Great Plains Studies, Center for


Date of this Version



Published in Great Plains Quarterly [OPQ 9 (Summer 1989): 174-1841 .Copyright 1989 Center for Great Plains Studies, University of Nebraska—Lincoln.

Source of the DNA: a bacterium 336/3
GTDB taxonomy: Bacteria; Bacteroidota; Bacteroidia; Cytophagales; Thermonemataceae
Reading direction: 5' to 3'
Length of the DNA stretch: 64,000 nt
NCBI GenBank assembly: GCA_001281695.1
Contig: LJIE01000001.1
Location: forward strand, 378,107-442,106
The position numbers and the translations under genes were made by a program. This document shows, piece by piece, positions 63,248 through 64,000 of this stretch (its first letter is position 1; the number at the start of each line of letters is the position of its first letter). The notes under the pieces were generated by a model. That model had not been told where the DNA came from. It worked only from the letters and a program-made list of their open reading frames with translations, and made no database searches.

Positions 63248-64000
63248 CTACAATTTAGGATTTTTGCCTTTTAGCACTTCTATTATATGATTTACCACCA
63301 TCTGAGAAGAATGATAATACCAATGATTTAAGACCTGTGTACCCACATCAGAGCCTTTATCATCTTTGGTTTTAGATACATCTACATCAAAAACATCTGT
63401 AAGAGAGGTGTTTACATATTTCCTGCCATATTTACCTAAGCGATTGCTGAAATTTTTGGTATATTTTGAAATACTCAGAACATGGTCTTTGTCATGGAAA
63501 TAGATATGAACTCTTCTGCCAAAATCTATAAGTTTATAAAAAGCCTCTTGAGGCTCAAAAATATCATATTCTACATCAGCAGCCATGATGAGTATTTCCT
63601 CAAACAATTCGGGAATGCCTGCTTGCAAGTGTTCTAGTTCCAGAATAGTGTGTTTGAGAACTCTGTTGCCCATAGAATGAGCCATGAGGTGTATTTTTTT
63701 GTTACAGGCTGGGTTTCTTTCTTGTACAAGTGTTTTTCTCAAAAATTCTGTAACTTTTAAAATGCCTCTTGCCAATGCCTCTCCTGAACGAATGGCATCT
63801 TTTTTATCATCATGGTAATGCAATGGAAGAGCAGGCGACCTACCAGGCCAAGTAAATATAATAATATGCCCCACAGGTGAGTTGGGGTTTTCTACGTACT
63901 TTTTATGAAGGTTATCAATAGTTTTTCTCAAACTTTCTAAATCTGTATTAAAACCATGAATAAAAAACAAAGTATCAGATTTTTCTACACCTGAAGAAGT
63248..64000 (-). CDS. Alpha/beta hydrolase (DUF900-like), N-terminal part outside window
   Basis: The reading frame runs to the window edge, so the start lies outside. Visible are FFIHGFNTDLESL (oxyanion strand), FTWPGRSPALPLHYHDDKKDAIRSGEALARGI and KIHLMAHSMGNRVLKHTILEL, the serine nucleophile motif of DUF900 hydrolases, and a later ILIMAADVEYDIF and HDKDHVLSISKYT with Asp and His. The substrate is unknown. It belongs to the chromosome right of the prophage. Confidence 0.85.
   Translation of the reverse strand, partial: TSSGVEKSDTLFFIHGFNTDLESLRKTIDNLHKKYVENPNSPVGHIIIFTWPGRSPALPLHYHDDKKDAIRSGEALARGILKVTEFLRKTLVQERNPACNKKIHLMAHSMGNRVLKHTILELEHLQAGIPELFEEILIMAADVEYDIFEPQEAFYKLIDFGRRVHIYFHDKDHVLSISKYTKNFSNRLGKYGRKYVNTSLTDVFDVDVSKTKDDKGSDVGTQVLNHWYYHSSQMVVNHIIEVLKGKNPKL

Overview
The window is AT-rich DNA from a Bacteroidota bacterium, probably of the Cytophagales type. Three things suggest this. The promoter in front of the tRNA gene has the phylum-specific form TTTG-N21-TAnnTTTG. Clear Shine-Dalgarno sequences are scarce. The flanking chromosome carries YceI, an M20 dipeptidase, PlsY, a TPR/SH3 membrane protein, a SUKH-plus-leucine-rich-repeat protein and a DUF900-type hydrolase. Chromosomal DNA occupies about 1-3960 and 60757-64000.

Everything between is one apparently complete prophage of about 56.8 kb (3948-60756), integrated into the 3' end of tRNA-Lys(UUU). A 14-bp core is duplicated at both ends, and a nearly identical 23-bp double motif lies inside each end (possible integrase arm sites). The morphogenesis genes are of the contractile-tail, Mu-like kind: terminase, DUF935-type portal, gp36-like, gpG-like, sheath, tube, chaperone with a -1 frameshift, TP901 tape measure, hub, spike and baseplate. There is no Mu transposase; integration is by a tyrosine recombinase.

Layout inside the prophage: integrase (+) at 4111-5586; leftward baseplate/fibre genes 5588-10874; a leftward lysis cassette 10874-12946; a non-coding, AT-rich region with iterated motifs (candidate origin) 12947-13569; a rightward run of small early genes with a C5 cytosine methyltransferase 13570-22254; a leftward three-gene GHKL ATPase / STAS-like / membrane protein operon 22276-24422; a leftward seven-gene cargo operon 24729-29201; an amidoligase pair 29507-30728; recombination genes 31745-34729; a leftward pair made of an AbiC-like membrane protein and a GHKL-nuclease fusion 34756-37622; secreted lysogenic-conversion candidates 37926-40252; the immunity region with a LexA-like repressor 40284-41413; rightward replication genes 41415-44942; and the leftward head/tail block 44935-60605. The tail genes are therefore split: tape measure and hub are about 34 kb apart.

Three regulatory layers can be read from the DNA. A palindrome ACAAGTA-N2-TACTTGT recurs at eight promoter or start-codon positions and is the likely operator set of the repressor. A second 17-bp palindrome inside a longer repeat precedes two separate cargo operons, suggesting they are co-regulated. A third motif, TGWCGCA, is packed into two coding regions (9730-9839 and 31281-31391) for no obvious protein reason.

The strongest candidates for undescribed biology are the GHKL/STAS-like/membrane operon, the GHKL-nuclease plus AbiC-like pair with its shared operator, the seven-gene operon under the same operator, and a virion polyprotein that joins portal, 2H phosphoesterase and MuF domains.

Women settlers on the Great Plains frontier, as on other frontiers, carried the primary responsibility for home and family. Not only wives and mothers, but all plainswomen, young or old, single or married, white or black, employed outside the home or not, were expected to attend to, or help with, domestic duties. Thus, women living on their own, with storekeeper fathers, with farmer husbands, or in any other circumstances devoted a large part of their time and energy to providing their households with food, clothing, and other goods or services, to maintaining houses both as family homes and as women's workplaces, and to promoting the general welfare of family members. In every one of these areas, plainswomen had to deal on a daily basis with the particular limitations imposed upon them by the harsh and demanding plains environment. This article discusses how the Plains affected women's duties and concerns and how the majority of women triumphed over these exigencies. 1